Learning English Through Football Podcast Euro 2020: Day 12 – Outside of the boot

In this football language podcast we look at the phrase ‘outside of the boot‘ after Croatian captain Luka Modric’s goal against Scotland. You can read a transcript for this podcast below, while you can also check out our glossary of footballing phrases here and visit our site to access all our previous posts and podcasts. If you have any suggestions or questions then you can contact us at admin@languagecaster.com.

Learning English Through Football Podcast Euro 2020: Day 12 – Outside of the boot

DF: Hello everyone, this is Damian from the Learning English Through Football team – I hope you are all doing well. Apologies for the slight delay in this post but I am looking back at some of the language from day 12 of the 2020 Euros – remember we are posting a football expression from the tournament every day – and today I am looking at a phrase that was used to describe Croatian captain Luka Modric’s goal. Outside of the boot.

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Stinger: You are listening to languagecaster.com (in Spanish).

…with the Real Madrid midfielder using the outside of his boot to bend a shot into Marshall’s top right-hand corner from 20 yards. (Guardian.co.uk June 22 2021)
This is how the Guardian newspaper reported on Croatia’s second goal against Scotland.

So, Croatian captain Luka Modric scored his side’s second goal in their 3-1 win over Scotland with a wonderful strike from outside the penalty area. Modric hit the ball first time with the outside of his boot which then curled into the top-right corner of the goal (top bins maybe?) making it almost impossible for the keeper to save it. Modric is well known for using the outside of the boot or outside of the foot when passing or shooting and it demonstrates the complete control that the Croatian star has over the ball. Normally players use the instep or the inside of the foot when passing or shooting as it tends to give them more control but using the outside of the foot can give some advantages. For example, the direction of the ball moves slightly differently so defenders, or in this case keepers, may not be ready for a pass or shot. Of course there are some disadvantages when using this technique of striking the ball as the player does not always have control over the ball as they are much more used to playing it with the side or the instep of the foot which can then result in a misplaced pass. Players may also prefer to use their stronger foot – the one they feel most comfortable with when passing or shooting – and so use the outside of their foot to do this, which means sometimes they are predictable – we know which foot they are going to use.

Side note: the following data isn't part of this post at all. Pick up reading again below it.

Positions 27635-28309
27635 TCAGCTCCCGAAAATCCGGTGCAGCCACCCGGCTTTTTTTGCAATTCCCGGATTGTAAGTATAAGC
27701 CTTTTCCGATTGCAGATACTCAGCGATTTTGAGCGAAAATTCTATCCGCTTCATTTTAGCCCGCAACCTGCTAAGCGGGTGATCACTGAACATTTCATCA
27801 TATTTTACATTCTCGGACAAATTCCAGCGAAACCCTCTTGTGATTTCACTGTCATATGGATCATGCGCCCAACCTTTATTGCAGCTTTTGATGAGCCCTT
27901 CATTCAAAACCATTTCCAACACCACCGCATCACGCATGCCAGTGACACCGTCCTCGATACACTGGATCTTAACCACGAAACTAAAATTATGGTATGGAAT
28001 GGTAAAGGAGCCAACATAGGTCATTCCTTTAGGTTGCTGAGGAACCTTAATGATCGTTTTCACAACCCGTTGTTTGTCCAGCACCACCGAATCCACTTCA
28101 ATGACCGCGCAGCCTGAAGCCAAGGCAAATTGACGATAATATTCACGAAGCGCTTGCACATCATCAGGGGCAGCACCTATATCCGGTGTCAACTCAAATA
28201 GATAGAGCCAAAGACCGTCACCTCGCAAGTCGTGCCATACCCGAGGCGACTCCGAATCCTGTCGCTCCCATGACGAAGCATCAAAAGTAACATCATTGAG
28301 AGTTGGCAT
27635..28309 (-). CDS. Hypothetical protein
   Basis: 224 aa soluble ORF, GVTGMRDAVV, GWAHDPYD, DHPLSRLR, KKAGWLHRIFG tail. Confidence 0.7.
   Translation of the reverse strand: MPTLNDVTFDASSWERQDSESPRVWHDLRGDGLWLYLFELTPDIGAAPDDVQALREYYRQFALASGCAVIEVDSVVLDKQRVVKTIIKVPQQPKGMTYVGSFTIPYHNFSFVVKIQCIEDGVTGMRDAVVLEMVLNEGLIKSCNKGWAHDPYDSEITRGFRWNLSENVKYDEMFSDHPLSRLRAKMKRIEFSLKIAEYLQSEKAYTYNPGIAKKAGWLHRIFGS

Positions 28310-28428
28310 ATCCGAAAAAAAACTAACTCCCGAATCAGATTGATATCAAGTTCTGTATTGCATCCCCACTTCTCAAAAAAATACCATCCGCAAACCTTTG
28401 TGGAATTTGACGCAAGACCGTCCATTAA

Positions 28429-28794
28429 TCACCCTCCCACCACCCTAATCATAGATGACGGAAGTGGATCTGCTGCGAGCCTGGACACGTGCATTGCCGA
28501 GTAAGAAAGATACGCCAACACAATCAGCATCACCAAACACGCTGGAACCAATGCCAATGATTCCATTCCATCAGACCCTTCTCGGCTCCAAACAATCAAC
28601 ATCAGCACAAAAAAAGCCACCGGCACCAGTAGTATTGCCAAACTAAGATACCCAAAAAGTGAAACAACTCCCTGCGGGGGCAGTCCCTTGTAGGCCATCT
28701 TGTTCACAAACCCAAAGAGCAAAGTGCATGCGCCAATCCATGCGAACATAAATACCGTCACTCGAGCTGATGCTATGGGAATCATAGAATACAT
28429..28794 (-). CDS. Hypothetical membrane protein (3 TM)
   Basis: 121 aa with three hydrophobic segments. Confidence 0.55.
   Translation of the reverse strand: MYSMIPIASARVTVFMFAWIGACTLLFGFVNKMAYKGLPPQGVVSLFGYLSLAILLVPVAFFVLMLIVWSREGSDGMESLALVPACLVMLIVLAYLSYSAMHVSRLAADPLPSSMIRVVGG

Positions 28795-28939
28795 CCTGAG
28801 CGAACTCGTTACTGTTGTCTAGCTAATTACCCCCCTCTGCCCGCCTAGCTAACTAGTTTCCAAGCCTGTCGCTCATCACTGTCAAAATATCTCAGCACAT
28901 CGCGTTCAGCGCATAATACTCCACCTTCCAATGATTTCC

So, when using the outside of the boot for a shot the player has to be extremely confident to take it on. Former Portuguese international Quaresma was famous for his ‘trivela‘ a shot in which he used the outside of his boot to bend the ball into the goal – he did so in the 2018 World Cup game against Iran – the goalkeeper had no chance as the ball curled into the top corner; something which Modric did yesterday in the game against Scotland.

Stinger: You are listening to languagecaster.com (in Dutch).

Good Bye

DF: Yes, you are listening to languagecaster.com – that message was in Dutch. Don’t forget that there’s a transcript to this podcast and lots of vocab support which you can access by coming along to our site. OK, that’s it for this short podcast – again, apologies for the delay. We hope you enjoyed our look at the phrase ‘outside of the boot‘ from the 2020 Euros and we’ll be back with more tomorrow. Don’t forget you can also come and play in our predictions competition, vote in our Euro 2020 poll and find lots of football language on our site here at languagecaster.com. Enjoy all the football and we’ll see you again soon. Bye bye.

Learn English Through Football
Learn English Through Football
Learn English Through Football

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  • What does “let off” mean?

    England 1-0 Germany
    81min: HUGE LET-OFF! Sterling gives the ball away, and it allows Havertz to thread a through ball to play in Thomas Muller. He only has Pickford to beat but somehow from the edge of the box, he drags wide.

    • A let off is used to describe a situation when a player or team has made a mistake (maybe a bad pass) but the other side (the opponents) fail to punish them – they haven’t taken advantage of this mistake. A ‘huge let off’ here refers to the fact that the German player failed to take advantage of the mistake from Sterling.

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